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Identifying priorities for cancer caregiver interventions: protocol for a three-round modified Delphi study
  1. Sarah-May Blaschke1,
  2. Sylvie D Lambert2,
  3. Patricia M Livingston3,
  4. Sanchia Aranda4,
  5. Anna Boltong5,
  6. Penelope Schofield6,
  7. Suzanne K Chambers7,
  8. Meinir Krishnasamy5,8,
  9. Anna Ugalde3
  1. 1 Department of Cancer Experiences Research, Peter MacCallum Cancer Centre, Melbourne, Victoria, Australia
  2. 2 Ingram School of Nursing, McGill University, Montreal, Quebec, Canada
  3. 3 School of Nursing and Midwifery, Faculty of Health, Deakin University, Geelong, Victoria, Australia
  4. 4 Cancer Council Australia, Sydney, New South Wales, Australia
  5. 5 Victorian Comprehensive Cancer Centre, Parkville, Victoria, Australia
  6. 6 Department of Psychology, Swinburne University of Technology, Hawthorn, Victoria, Australia
  7. 7 Faculty of Health, University of Technology Sydney, Sydney, New South Wales, Australia
  8. 8 Centre for Cancer Research, University of Melbourne, Parkville, Victoria, Australia
  1. Correspondence to Dr Anna Ugalde; a.ugalde{at}deakin.edu.au

Abstract

Introduction Cancer is often considered a chronic disease, and most people with cancer have a caregiver, often a family member or friend who provides a significant amount of care during the illness trajectory. Caregivers are frequently in need of support, and a range of interventions have been trialled to improve outcomes. Consensus for optimal ways to support caregivers is not known. The aim of this protocol paper is to describe procedures for a modified Delphi study to explore expert consensus about important factors when developing caregiver interventions.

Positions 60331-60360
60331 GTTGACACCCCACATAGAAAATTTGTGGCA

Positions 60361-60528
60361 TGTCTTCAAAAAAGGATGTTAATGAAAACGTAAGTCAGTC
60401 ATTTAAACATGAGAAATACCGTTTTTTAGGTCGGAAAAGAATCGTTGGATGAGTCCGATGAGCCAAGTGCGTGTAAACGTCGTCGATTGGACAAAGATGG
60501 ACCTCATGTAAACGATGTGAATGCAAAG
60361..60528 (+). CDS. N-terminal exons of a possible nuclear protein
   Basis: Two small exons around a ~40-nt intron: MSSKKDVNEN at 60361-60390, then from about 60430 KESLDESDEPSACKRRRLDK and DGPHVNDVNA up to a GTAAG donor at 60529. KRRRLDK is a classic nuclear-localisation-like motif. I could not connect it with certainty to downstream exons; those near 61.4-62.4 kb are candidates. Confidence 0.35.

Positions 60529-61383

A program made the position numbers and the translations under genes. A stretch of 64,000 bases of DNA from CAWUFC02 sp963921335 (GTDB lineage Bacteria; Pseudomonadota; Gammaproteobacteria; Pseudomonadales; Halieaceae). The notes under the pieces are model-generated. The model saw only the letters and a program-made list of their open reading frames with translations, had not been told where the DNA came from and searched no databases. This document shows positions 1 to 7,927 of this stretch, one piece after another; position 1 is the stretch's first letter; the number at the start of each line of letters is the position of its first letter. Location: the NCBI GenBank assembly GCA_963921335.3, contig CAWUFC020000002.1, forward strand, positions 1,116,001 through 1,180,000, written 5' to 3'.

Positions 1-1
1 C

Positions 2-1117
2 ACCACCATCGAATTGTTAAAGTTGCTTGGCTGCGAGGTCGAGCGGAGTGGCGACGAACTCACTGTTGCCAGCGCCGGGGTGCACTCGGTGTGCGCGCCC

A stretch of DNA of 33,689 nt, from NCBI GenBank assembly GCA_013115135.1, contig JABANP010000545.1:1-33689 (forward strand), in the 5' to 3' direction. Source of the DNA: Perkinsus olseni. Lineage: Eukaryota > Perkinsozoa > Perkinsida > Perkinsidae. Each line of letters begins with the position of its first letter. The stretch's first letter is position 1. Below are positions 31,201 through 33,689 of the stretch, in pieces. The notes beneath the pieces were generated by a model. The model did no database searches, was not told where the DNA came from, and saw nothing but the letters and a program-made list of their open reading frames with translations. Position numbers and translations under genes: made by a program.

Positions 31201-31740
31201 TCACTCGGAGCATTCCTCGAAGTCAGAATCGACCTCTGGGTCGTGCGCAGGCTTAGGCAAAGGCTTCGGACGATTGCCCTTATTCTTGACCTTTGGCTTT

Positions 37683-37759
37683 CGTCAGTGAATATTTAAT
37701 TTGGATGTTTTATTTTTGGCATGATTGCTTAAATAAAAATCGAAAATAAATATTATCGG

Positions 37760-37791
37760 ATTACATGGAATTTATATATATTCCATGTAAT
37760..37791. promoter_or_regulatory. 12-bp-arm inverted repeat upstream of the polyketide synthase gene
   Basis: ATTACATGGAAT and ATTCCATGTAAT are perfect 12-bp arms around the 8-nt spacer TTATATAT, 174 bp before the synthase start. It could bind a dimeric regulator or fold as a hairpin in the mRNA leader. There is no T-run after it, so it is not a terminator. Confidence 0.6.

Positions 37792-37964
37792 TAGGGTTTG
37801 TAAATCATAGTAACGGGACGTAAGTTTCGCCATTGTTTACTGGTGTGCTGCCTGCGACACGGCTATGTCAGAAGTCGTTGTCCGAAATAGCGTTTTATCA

Methods and analysis Online modified Delphi methodology will be used to establish consensus for important caregiver intervention factors incorporating the Patient problem, Intervention, Comparison and Outcome framework. Round 1 will comprise a free-text questionnaire and invite the panel to contribute factors they deem important in the development and evaluation of caregiver interventions. Round 2 is designed to determine preliminary consensus of the importance of factors generated in round 1. The panel will be asked to rate each factor using a 4-point Likert-type scale. The option for panellists to state reasoning for their rating will be provided. Descriptive statistics (median scores and IQR) will be calculated to determine each item’s relative importance. Levels of consensus will be assessed based on a predefined consensus rating matrix. In round 3, factors will be recirculated including aggregate group responses (statistics and comment summaries) and panellists’ own round 2 scores. Panellists will be invited to reconsider their judgements and resubmit ratings using the same rating system as in round 2. This will result in priority lists based on the panel’s total rating scores.